In existing models for clathrin and COPII vesicle coats, multiple identical subunits each make the same set of interactions with the same number of neighbors. Structural flexibility allows formation of vesicles from different total numbers of subunits. Based on these principles, both clathrin-like and COPII-like models have been proposed for the assembled COPI coat. We found instead that assembled coatomer can adopt different conformations to interact with different numbers of neighbors. By regulating the relative frequencies of different triad patterns in the COPI coat during assembly — for example, by stabilizing particular coatomer conformations — the cell would have a mechanism to adapt vesicle size and shape to cargoes of different sizes.

The paper includes color models and two motion animations of how the proteins fit together, protecting the cargo as it rides to its destination from organelle to organelle.

Clathrin Coats

A better-understood protein coat is made of clathrin. The name comes from a Latin word for lattice. Individual clathrin molecules, made of 3 heavy chains and 3 light chains, look like a three-spoked pinwheel called a triskelion. They fit together beautifully around the vesicle into a cage-like structure that resembles a geodesic dome. A beautiful animation from Harvard Medical School shows how numerous other proteins work with clathrin to form the vesicle coat and disassemble it after use, so the triskelia can be recycled. The vesicles can import and export molecules to the exterior of the cell or transport them within the cytoplasm. Clathrin proteins are also implicated in cell division, where they assist in arranging chromosomes on the spindle.

The animation will need an update, because something new was reported about clathrin-coated vesicles (CCV) and the pits (CCP) that form when the membrane invaginates to bring cargo in from outside. Another EMBL team, also reporting in Science, found that clathrin is more gymnastic than previously recognized.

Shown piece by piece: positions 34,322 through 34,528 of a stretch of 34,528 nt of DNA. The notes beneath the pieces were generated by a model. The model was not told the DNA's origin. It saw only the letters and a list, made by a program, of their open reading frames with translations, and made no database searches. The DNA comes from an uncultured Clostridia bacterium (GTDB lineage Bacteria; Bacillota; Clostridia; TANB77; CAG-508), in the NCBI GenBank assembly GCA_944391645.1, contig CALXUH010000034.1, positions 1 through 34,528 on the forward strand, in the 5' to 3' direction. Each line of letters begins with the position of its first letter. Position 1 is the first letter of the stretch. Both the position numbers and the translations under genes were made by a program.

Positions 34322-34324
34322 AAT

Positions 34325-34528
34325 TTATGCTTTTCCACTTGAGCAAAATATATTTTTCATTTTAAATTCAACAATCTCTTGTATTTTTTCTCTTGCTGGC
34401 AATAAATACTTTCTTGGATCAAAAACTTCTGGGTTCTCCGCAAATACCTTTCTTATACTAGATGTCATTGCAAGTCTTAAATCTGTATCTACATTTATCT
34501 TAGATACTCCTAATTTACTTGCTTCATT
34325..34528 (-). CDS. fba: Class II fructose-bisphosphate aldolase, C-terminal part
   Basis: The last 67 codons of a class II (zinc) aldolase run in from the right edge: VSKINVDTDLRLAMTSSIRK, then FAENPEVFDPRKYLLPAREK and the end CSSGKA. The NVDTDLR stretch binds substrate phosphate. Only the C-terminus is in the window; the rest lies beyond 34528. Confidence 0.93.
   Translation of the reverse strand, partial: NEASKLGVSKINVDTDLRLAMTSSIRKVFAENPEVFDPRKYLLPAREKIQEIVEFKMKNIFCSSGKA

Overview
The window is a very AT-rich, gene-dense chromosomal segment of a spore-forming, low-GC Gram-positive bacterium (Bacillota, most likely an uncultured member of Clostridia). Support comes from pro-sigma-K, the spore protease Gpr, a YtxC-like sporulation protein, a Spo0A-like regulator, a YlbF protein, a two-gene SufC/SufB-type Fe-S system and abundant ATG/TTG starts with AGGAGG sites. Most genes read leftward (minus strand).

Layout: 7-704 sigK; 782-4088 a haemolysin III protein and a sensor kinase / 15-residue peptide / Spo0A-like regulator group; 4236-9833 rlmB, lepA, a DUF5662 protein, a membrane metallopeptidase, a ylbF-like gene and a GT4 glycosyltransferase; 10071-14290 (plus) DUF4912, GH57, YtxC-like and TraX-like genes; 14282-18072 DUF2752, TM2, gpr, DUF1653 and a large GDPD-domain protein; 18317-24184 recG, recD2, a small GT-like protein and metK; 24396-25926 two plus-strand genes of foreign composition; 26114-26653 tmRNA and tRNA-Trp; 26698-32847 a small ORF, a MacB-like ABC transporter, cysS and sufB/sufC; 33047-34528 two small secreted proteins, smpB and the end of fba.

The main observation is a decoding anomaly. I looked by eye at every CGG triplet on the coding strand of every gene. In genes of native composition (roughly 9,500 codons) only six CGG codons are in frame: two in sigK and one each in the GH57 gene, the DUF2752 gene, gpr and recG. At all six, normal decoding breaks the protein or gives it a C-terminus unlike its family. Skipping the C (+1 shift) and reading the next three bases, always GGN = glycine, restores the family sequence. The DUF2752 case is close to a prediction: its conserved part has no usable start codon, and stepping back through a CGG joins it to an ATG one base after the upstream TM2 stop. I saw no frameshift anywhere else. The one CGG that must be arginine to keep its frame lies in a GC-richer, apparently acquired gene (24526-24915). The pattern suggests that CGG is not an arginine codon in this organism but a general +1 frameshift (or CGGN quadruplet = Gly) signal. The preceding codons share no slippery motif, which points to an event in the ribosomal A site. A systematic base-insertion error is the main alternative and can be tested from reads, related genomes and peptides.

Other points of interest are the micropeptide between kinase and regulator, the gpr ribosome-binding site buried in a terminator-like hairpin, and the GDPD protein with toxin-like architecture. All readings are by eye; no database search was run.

Unlike as shown in the animation, the clathrin lattice forms flat on the inner membrane surface before invagination begins. Then, as the membrane folds inward, the lattice stretches and reconfigures itself, maintaining the same surface area but following the shape of the vesicle as it elongates. With its cargo safely inside, the vesicle pinches off and forms a sphere. The press release from EMBL expresses the surprise at the shape changes:

John Briggs, senior scientist at EMBL Heidelberg, said: “Our results were surprising, because the proteins have to undergo some complicated geometric transformations to go from a flat to a curved shape, which is why the second model was favoured by scientists for such a long time.”

(The “second model”, now falsified, refers to the idea that “clathrin assembles directly, assuming the shape of the membrane as it is drawn inwards.”) The paper describes how the growing cage must change its geodesic structure as the vesicle forms:

In order to bend, flat lattices composed primarily of hexagons must acquire pentagons requiring extensive molecular rearrangements and removal of triskelia.

Why would the cell perform this more difficult gymnastic routine? The final paragraph offers some possible reasons: